Your best teacher

I’ve heard it said that your best teacher is your last mistake.  

In that scenario, it would be hard to discern among all my best teachers.  I’m constantly making pretty hefty mistakes. From things as small as misspelled words on the blog, to investing large amounts of money into resources that didn’t work out the way I expected them to, my list of recent mistakes is plentiful.

Yesterday I had the chance to connect with a new friend, just because. 

I’m typically very guarded with my time during the week as both a full-time founder and full-time mama, so meeting up with new folks during the week isn’t typically on my agenda.  That said, when another trusted founder friend makes the intro encouraging me to meet, I do my best to trust that.

I spent an hour with Mary yesterday, and it was lovely. 

As we each shared our start-up stories, one of the things that came to the top of my mind was the reminder that in the journey of entrepreneurship, one of the most valuable beliefs I’ve clung to since the beginning, is something my coach Michelle taught me, maybe even before HeartStories was incorporated.

It’s the idea of Shoshin.  

Shoshin (初心) is a word from Zen Buddhism meaning “beginner’s mind.” It refers to having an attitude of openness, eagerness, and lack of preconceptions when studying a subject, even when studying at an advanced level, just as a beginner would.

As an entrepreneur, an executive leader, a mother, a wife, a friend, or simply a strong woman who cares about contributing to the world, maintaining an attitude of openness and eagerness when learning something new will change the way you experience everything.

Your last mistake can’t be your best teacher if you’re busy judging it. 

If you are expecting mistakes, and you’re open to learning the lessons they provide, they are invaluable teachers.  I’ve never forgotten the example Michelle used with me over and over in the beginning, it has stuck with me as a clear visual in my mind over all the years.  Just like a baby who is first learning to walk, isn’t judging themselves by how far they go, or how beautiful their first stride.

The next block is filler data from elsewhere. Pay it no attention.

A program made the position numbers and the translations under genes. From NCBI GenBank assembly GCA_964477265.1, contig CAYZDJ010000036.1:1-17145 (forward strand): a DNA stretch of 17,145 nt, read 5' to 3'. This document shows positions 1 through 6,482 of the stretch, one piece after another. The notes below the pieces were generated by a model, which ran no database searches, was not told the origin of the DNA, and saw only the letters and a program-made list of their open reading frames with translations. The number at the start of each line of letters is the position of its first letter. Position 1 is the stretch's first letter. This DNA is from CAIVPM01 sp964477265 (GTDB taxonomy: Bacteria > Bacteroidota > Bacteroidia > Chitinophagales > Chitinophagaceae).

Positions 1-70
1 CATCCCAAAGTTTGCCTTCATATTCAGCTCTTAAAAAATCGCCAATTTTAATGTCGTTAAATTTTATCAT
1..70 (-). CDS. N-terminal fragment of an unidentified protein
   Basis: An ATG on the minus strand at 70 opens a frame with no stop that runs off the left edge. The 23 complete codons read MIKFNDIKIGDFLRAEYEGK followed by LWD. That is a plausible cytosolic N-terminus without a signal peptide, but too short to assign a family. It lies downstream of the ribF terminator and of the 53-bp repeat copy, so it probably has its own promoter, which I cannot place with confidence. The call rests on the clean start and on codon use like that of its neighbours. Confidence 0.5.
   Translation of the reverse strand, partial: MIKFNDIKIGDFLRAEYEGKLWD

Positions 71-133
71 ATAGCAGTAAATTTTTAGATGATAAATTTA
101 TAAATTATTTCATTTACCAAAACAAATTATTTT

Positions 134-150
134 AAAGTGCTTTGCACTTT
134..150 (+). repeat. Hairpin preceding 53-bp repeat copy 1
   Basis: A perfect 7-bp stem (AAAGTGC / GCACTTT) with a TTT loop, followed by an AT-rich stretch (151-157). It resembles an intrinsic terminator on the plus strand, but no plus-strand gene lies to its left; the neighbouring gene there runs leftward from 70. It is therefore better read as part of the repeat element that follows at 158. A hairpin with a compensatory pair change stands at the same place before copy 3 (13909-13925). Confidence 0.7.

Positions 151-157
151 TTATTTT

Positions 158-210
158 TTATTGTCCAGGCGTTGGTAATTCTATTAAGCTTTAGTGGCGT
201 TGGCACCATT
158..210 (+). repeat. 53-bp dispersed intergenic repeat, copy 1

Merely pulling themselves up on the edge couch is an exciting victory. 

They can see so much more of the world now.  They instinctively realize they have so much further to go, but even if they fall back down at first, it’s not disappointing to find that they’re not already walking.  No, it’s thrilling and encouraging.  The first steps while holding on to the edge of the seat, or while holding a parent’s hand, don’t bring frustration, they bring joy.

Again, no judgment.  

Especially that first unhindered step toward the middle of the room, it’s like their first taste of freedom.  Sometimes the shriek of excitement itself is what causes them to fall flat on their face.  But do they get frustrated and mad, laying on the floor crying, blaming their stupidity for that shriek that caused the fall?  No chance!  They’re up and crawling like a rocket back for the edge of the couch.  By all means, they want to do that again, only this time without the shriek.  They want to learn to walk freely, which they intrinsically understand and do not judge.

This is the natural process. 

Somewhere in the first ten years of life, we tend to lose that freedom.  We lose the joy of “beginner’s mind”.  We lose touch with the truth, that our mistakes are our greatest teachers, and we should welcome them in.

What was your last mistake? 

Take one moment right now to release the judgment you have around it.

What did you learn? 

All is not lost.  You are on a beautiful journey of learning.  Embrace that today, minus your judgments on the outcome.

Your best teacher can be your last mistake.  

But only if you let it.

to more love,


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